Skip to comments.USAF Assesses B-52H For Electronic-Attack Role
Posted on 12/10/2002 12:00:35 PM PST by Stand Watch Listen
The US Air Force (USAF) wants to equip its B-52H Stratofortress bombers with the capability to jam enemy air defences.
The aircraft, already 50 years old and expected to operate to 2040, is part of the multi-platform solution the service envisions to fill the void left when, at the end of the decade, the US Navy begins to retire the EA-6B Prowler electronic jammer aircraft, on which the USAF relies.
USAF officials said the modified B-52H, along with electronic attack-capable unmanned combat air vehicles and a jammer variant of the expendable Miniature Air-Launched Decoy, would provide the effects the service wants to confuse, overwhelm and incapacitate enemy air defences once the Prowlers are phased out.
The latter have been the sole stand-in airborne jamming capability available to the USAF since it retired its fleet of F-4G Wild Weasel and EF-111A Raven aircraft in the 1990s. The navy and US Marine Corps (USMC) each operate four four-aircraft EA-6B expeditionary squadrons that support the USAF, in addition to the Prowlers they fly for their own needs. Altogether there are 122 Prowlers.
The USAF is defining the requirements for the airborne electronic attack (AEA) variant of the bomber, which it notionally calls the EB-52H. The aircraft could suppress enemy air-defence capabilities while operating safely outside their range (stand-off jamming), or could lead a strike package over hostile territory (stand-in), and remain there for long periods (stand-on), according to officials in the USAF's Air Combat Command (ACC).
"That is exactly why we think the B-52 is great for this [role]," said Terry Bott, deputy chief of the B-52 Weapon System Team in the ACC's directorate of requirements. "Not only that, we can also bring in the electronic-warfare capability, and right along with it, a very large load of weapons" to attack the air defences and targets of opportunity that may emerge.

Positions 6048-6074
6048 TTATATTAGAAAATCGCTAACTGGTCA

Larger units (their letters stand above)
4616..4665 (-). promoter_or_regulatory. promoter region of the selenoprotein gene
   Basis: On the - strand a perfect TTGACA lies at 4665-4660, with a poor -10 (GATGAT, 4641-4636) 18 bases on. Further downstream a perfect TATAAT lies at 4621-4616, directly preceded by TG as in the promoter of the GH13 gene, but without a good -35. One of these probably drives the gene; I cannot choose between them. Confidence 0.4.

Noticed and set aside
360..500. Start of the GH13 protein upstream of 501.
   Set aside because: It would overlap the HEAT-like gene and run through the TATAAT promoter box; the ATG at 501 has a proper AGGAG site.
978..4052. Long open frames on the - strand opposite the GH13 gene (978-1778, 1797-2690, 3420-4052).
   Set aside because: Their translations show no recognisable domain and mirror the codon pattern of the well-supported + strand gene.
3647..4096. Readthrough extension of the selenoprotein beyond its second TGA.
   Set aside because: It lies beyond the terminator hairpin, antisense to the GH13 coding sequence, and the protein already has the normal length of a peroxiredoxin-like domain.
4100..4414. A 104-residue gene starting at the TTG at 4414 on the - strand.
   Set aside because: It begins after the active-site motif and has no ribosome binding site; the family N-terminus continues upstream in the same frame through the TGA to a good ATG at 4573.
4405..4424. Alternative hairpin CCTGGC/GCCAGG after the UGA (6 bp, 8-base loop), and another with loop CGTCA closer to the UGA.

The USAF has 94 B-52Hs, with 85 in its active force and nine in reserve. Chief Master Sgt Timothy Finch, the ACC's B-52 weapon system team superintendent, told Jane's Defence Weekly that the service has not determined how many B-52Hs it would modify.
The proposed modifications would encompass replacing the aircraft's external tip tanks with a yet-to-be-determined jamming 'pod', he said.
Final approval to proceed with the EB-52H, as well as the USAF's other next-generation AEA plans, lie with the Office of the Secretary of Defense (OSD). As JDW went to press, it had yet to issue its guidance, due by the end of 2002 as part of the Department of Defense's Fiscal Year 2004 budget preparations, on how the USAF, USMC and navy, will proceed in replacing the Prowler.
Unable to find a common AEA solution among the services, the OSD appears likely to allow each service to pursue capabilities that address its own needs. The USMC has expressed its intent to maintain its Prowler fleet to around 2015, when it may opt to procure an electronic-attack version of the Lockheed Martin F-35 Joint Strike Fighter. The navy wants to start replacing its Prowlers around 2009 with 80 to 90 EA-18G aircraft, a fully combat-capable electronic-jammer variant of Boeing's two-seat F/A-18F Super Hornet multirole fighter.
We already retired EF-111s. B-1Bs were retired because of high maintence and operations costs (money saved is used to keep the rest flying) B-52Gs would need new engines. Why not just use some old 727s or 737s retired from airline service? They can go anywhere a BUFF can, expect down low, and an EB-52 wouldn't be doing that anyway. I think we need all the -Hs models to remain bomb droppers. The coming conflagration may prove their numbers insufficient as it is.
Can you hang a nuke inside the bomb bay?
Okay, I admit it, I'm looking for some loopholes in the treaty. :)
Good grief, man, I thought you were taking English lessons from Bill Clinton ("now this is where we determine the meaning of 'is' in this particular context").
To quote Abe Lincoln, calling a tail a leg does not make it a leg.
For the same reason they aren't still flying on 727s and 737s. They are much less efficient than new engines and require lots of maintenance. It would be better to lease new engines bundled with maintenance contracts if the DOD can't find the cash to buy them.